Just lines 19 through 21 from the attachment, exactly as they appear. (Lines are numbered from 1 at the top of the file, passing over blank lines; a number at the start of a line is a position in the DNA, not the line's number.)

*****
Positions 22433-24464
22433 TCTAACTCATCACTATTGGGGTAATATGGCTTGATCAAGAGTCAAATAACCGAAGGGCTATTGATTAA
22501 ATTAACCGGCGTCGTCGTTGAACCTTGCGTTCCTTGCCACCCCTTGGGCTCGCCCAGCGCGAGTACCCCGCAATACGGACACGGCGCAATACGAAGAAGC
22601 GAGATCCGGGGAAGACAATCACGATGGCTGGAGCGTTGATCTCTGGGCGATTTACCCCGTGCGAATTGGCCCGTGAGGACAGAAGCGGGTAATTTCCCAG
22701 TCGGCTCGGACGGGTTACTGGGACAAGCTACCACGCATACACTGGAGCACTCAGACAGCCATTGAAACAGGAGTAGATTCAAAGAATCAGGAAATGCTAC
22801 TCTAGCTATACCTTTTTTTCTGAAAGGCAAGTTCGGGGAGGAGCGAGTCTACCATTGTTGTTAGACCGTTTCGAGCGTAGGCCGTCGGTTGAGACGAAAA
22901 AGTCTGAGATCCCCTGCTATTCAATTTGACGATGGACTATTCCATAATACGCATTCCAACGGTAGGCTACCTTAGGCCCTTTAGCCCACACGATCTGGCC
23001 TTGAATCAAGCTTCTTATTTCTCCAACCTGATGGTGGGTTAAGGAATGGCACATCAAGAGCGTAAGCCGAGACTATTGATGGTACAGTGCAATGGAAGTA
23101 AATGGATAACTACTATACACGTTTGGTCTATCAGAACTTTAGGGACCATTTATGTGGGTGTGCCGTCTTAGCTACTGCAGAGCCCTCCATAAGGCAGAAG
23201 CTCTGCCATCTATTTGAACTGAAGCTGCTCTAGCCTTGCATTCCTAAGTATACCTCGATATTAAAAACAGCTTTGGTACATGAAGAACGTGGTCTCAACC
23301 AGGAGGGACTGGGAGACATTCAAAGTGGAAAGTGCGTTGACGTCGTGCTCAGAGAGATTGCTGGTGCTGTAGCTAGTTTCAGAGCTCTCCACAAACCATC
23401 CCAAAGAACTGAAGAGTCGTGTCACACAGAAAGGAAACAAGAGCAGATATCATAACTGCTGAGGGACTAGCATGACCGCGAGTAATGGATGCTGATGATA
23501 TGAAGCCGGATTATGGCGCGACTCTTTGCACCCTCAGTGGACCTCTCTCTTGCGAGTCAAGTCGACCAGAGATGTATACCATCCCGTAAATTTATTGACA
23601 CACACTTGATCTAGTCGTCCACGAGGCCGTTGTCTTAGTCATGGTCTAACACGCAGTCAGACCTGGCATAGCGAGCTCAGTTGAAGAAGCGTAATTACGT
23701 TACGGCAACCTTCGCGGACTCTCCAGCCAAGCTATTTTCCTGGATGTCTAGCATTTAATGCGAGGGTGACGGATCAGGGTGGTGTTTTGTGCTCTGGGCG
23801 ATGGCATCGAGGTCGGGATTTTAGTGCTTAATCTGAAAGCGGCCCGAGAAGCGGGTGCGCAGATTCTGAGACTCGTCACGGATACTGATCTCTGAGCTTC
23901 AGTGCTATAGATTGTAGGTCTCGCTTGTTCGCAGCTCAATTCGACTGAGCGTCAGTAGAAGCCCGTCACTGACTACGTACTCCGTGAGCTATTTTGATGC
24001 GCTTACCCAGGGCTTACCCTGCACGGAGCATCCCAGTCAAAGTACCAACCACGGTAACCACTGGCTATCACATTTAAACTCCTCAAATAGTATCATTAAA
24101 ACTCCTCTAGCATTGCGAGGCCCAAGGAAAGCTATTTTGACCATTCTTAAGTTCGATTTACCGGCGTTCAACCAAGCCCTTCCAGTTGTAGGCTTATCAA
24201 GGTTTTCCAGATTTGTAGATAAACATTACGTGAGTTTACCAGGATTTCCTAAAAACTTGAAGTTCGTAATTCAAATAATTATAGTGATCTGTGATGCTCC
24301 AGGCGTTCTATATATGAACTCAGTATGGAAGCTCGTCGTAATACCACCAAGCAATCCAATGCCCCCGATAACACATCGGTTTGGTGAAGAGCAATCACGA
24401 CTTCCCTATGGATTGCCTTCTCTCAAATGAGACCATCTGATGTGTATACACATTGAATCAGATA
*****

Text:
24101 ACTCCTCTAGCATTGCGAGGCCCAAGGAAAGCTATTTTGACCATTCTTAAGTTCGATTTACCGGCGTTCAACCAAGCCCTTCCAGTTGTAGGCTTATCAA
24201 GGTTTTCCAGATTTGTAGATAAACATTACGTGAGTTTACCAGGATTTCCTAAAAACTTGAAGTTCGTAATTCAAATAATTATAGTGATCTGTGATGCTCC
24301 AGGCGTTCTATATATGAACTCAGTATGGAAGCTCGTCGTAATACCACCAAGCAATCCAATGCCCCCGATAACACATCGGTTTGGTGAAGAGCAATCACGA